2. Joëlle Sleebos, 2003. "Low Fertility Rates in OECD Countries: Facts and Policy Responses," OECD Labour Market and Social Policy Occasional Papers 15, OECD Publishing.
    3. Rondinelli, Concetta & Aassve, Arnstein & Billari, Francesco C., 2006. "Income and childbearing decisions: evidence from Italy," ISER Working Paper Series 2006-06, Institute for Social and Economic Research.
    4. Deborah Freedman & Arland Thornton, 1982. "Income and fertility: The elusive relationship," Demography, Springer;Population Association of America (PAA), vol. 19(1), pages 65-78, February.
    5. Sobotka, Tomáš, 2002. "Ten years of rapid fertility changes in the European post-communist countries. Evidence and interpretation," Research Reports 02-01, University of Groningen, Population Research Centre (PRC).
    6. Chiara Pronzato, 2009. "Return to work after childbirth: does parental leave matter in Europe?," Review of Economics of the Household, Springer, vol. 7(4), pages 341-360, December.
    7. repec:dgr:rugprc:02-01 is not listed on IDEAS
    Full references (including those not matched with items on IDEAS)

    More about this item

    Keywords

    Family policy; income taxation; subsidies; fertility; family benefits;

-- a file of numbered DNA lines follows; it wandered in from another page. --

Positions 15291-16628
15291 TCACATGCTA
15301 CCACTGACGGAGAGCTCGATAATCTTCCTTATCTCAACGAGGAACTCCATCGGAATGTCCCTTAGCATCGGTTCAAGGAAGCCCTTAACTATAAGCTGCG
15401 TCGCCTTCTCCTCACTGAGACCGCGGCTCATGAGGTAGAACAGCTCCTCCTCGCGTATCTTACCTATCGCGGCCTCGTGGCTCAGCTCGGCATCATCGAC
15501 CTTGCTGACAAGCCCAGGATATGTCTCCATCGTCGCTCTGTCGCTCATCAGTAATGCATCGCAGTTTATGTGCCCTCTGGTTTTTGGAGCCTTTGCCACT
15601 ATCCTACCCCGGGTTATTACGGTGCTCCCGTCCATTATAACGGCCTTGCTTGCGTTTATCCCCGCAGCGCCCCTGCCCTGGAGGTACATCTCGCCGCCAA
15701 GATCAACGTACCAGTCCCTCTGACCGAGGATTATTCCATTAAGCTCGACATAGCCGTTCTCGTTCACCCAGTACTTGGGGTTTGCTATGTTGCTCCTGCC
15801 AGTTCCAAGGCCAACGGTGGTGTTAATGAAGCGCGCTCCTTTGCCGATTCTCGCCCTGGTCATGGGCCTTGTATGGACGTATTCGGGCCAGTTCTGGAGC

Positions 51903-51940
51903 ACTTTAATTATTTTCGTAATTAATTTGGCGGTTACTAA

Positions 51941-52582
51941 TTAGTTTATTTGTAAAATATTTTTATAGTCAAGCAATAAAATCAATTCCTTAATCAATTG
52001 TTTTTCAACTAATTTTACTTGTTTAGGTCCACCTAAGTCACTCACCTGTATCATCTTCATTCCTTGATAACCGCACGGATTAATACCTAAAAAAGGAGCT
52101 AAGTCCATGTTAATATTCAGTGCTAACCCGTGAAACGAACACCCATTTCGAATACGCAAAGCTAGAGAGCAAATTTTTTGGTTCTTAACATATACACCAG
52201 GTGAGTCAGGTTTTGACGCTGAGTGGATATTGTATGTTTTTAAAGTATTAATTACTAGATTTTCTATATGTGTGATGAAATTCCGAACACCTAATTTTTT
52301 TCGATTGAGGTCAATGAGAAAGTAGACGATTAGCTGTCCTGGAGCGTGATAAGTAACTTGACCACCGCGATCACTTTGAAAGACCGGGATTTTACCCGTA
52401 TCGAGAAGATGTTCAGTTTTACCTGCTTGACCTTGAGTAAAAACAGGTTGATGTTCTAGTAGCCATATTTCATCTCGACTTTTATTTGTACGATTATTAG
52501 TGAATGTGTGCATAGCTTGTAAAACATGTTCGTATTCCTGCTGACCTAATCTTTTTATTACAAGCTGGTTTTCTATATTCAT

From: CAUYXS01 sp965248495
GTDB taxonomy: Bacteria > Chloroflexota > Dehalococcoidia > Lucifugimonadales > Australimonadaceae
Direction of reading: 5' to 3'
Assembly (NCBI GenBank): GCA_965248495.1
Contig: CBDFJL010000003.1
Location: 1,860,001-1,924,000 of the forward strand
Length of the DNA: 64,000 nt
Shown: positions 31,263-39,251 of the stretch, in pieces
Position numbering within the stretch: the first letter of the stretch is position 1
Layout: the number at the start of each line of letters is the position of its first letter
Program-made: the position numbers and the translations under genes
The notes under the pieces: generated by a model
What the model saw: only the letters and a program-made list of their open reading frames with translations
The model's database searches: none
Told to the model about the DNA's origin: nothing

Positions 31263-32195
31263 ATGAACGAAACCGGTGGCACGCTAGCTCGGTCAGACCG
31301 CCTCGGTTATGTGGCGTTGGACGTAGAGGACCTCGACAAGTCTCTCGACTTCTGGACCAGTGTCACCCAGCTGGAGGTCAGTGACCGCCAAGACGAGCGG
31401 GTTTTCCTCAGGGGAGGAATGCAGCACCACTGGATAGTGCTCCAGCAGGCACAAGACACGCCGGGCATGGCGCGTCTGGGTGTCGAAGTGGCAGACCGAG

JEL classification:

    • H24 - Public Economics - - Taxation, Subsidies, and Revenue - - - Personal Income and Other Nonbusiness Taxes and Subsidies
    • J13 - Labor and Demographic Economics - - Demographic Economics - - - Fertility; Family Planning; Child Care; Children; Youth

    Statistics

    Access and download statistics

    Corrections

    All material on this site has been provided by the respective publishers and authors. You can help correct errors and omissions. When requesting a correction, please mention this item's handle: RePEc:fau:aucocz:au2009_048. See general information about how to correct material in RePEc.

    For technical questions regarding this item, or to correct its authors, title, abstract, bibliographic or download information, contact: (Lenka Stastna). General contact details of provider: http://edirc.repec.org/data/icunicz.html .

    If you have authored this item and are not yet registered with RePEc, we encourage you to do it here. This allows to link your profile to this item. It also allows you to accept potential citations to this item that we are uncertain about.

    If CitEc recognized a reference but did not link an item in RePEc to it, you can help with this form .

    If you know of missing items citing this one, you can help us creating those links by adding the relevant references in the same way as above, for each refering item. If you are a registered author of this item, you may also want to check the "citations" tab in your RePEc Author Service profile, as there may be some citations waiting for confirmation.

    Please note that corrections may take a couple of weeks to filter through the various RePEc services.

    IDEAS is a RePEc service hosted by the Research Division of the Federal Reserve Bank of St. Louis . RePEc uses bibliographic data supplied by the respective publishers.